In September 2012, I decided to move outside of my comfort zone and take a pottery/ceramics class. In addition to learning the art, I began studying the history and the work of ceramic artists. I discovered that the historical flow of knowledge and influence began in China then moved to Korea and finally to Japan. I choose to spend some time studying Japanese ceramics because I could more easily find translations and information. As I studied, I was struck by the many similarities between ceramics and quilts. There is the art vs. craft debate. Despite names like “bowl,” “jar,” or “vessel,” that imply some sort of practical function, pieces are created with the idea that personal fulfillment and self-expression are often more important than practical utility and commercial success. There is also the tension between the traditionalists and those who breaking away from tradition. And finally, there is the educated vs the self taught debate. It is my hope that this provides food for thought.
Kishi Eiko (1948-) took archeology and anthropology courses in college, studied dyeing and painting and art history before taking up clay. She has no formal ties to a ceramic tradition. This independence has enabled her to develop a unique style. She uses a technique of her own invention, which she calls “color inlay” and usually works on two pieces at a time for months at a time. This piece took three months to make. “It is only in making my work that I understand where the piece is going.”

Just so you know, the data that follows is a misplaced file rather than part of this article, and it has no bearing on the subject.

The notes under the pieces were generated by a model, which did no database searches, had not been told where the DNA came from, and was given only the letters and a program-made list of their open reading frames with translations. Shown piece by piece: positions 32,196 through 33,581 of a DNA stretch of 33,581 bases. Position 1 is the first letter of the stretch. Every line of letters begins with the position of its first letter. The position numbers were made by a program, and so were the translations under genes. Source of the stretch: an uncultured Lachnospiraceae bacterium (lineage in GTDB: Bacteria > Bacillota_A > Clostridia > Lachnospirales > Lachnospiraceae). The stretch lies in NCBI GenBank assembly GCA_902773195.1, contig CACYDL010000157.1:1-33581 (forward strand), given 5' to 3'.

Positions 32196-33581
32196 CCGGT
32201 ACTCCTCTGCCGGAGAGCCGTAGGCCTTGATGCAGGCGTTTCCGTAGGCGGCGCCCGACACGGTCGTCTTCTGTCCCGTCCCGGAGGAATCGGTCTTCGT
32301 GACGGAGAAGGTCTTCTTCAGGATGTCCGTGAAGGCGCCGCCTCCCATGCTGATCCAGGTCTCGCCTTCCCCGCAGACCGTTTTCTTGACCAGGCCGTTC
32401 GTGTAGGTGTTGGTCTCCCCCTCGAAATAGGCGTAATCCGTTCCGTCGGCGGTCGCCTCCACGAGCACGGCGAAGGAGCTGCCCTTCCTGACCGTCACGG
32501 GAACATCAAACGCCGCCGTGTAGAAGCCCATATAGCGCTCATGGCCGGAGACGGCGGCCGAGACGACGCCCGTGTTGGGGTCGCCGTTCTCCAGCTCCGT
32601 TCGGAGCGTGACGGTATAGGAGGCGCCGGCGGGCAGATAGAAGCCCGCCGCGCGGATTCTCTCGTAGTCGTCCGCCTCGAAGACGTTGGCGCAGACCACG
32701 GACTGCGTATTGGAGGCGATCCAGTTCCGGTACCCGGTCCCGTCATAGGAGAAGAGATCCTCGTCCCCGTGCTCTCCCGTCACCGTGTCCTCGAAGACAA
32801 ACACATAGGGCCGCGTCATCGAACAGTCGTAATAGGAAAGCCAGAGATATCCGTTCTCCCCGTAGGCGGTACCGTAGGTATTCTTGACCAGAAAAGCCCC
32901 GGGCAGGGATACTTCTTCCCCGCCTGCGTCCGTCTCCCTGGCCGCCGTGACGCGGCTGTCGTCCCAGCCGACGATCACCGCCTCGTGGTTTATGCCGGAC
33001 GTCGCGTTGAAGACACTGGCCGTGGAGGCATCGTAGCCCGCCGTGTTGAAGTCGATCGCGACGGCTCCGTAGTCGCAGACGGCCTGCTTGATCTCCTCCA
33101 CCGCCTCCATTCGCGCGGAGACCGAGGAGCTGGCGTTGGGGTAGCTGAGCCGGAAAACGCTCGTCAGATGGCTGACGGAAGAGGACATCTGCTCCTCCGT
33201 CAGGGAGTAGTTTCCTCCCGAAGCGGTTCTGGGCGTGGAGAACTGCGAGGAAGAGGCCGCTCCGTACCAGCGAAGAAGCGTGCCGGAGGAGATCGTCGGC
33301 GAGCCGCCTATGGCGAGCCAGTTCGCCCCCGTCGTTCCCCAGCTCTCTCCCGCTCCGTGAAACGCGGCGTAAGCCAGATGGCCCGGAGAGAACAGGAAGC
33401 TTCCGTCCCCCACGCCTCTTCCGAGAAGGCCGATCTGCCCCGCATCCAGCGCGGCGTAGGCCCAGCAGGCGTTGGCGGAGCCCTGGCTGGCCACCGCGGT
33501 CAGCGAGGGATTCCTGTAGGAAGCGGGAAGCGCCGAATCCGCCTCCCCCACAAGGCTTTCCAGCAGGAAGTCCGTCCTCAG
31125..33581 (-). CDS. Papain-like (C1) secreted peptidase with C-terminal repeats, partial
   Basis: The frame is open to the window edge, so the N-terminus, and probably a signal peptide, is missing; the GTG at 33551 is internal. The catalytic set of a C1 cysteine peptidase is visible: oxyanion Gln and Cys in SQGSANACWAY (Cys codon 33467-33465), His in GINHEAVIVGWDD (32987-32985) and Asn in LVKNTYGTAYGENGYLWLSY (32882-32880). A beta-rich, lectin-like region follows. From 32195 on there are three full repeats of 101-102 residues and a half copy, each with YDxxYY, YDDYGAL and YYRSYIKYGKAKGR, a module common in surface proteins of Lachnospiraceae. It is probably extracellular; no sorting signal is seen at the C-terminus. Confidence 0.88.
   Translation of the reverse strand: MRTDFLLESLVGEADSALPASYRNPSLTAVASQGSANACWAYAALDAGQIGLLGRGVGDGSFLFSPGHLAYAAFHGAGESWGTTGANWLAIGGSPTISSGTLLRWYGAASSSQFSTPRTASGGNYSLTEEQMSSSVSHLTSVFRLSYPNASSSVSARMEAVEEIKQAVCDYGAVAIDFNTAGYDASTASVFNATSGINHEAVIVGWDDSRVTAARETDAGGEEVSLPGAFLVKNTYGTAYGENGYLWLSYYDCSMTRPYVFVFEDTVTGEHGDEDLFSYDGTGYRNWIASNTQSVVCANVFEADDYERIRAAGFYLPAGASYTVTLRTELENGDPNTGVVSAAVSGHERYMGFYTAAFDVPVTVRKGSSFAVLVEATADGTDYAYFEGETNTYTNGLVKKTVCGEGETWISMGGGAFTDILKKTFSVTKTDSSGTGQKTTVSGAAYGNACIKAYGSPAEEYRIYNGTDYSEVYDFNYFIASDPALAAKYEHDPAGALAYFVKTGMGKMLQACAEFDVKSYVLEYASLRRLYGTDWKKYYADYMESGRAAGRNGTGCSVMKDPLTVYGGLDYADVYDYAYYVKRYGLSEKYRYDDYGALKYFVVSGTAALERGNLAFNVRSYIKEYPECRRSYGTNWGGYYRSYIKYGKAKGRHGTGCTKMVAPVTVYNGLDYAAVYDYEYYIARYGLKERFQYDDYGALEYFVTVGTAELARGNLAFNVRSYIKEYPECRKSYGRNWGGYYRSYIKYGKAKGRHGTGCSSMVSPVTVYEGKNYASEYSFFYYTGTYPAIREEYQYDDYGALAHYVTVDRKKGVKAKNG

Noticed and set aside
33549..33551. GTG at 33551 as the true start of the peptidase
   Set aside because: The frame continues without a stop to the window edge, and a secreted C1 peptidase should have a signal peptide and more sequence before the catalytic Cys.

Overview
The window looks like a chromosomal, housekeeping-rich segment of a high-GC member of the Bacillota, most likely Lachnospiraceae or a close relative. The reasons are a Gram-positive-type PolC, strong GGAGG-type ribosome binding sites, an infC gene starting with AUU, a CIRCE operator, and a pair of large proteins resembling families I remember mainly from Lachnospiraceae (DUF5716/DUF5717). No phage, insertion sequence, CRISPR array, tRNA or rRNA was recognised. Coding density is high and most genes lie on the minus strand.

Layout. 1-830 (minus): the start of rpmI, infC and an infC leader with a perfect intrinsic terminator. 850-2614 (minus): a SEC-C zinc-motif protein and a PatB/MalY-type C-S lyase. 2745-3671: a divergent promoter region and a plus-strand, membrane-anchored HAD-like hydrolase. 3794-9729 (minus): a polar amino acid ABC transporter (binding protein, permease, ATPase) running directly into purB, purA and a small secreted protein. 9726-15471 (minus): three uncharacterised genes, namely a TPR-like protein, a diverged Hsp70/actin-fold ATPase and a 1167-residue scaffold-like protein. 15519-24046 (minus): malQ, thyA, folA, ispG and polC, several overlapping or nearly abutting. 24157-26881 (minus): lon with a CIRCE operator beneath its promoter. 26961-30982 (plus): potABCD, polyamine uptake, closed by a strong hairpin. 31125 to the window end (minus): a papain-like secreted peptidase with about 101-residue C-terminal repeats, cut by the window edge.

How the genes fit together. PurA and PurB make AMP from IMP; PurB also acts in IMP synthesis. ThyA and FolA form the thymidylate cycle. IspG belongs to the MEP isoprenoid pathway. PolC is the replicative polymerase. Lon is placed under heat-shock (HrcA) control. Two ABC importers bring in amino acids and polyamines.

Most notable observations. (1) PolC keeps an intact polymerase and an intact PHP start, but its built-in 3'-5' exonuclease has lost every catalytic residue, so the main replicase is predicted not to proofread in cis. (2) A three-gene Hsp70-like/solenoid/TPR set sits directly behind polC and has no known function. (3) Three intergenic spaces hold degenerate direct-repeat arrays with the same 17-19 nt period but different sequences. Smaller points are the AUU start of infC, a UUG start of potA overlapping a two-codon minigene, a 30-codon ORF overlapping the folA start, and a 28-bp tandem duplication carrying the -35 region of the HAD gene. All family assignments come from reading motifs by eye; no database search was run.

Katsumata Chieko’s (1950-) work reflects a distinctive ceramic education. All her formal training took place in France, where she traveled with a plan to study industrial design. A meeting with Texas-born potter Fance Franck inspired her to pursue a ceramic career. Her love of ancient artifacts bearing the marks of time owes something to the sixteen-century Japanese tea-ceremony masters and the aesthetic of wabi sabi. Yet Katsumata uses colors that are far removed from those traditional Japanese ceramics. “I am attracted to things…that convey the passing of time.”
Yabe Makoto (1947-2005) lived and worked full-time outside of Japan. He began studying ceramics at 18 and completed his training at twenty-four, following a four-year apprenticeship with Shikokai, a small avant-garde group. He moved to Massachusetts in 1977 and remained in the U.S. until his death. Yabe experimented with the demanding nerikomi marbling technique that originated in Tang-dynasty China ((618-907). His work reflects the struggle between functionality and expression. “Mostly, it doesn’t come out as I expected!”
A great book to lean more about contemporary Japanese ceramics is Contemporary Clay: Japanese Ceramics for the New Century by Joe Earle (2005, MFA Publications). I look forward to your thoughts.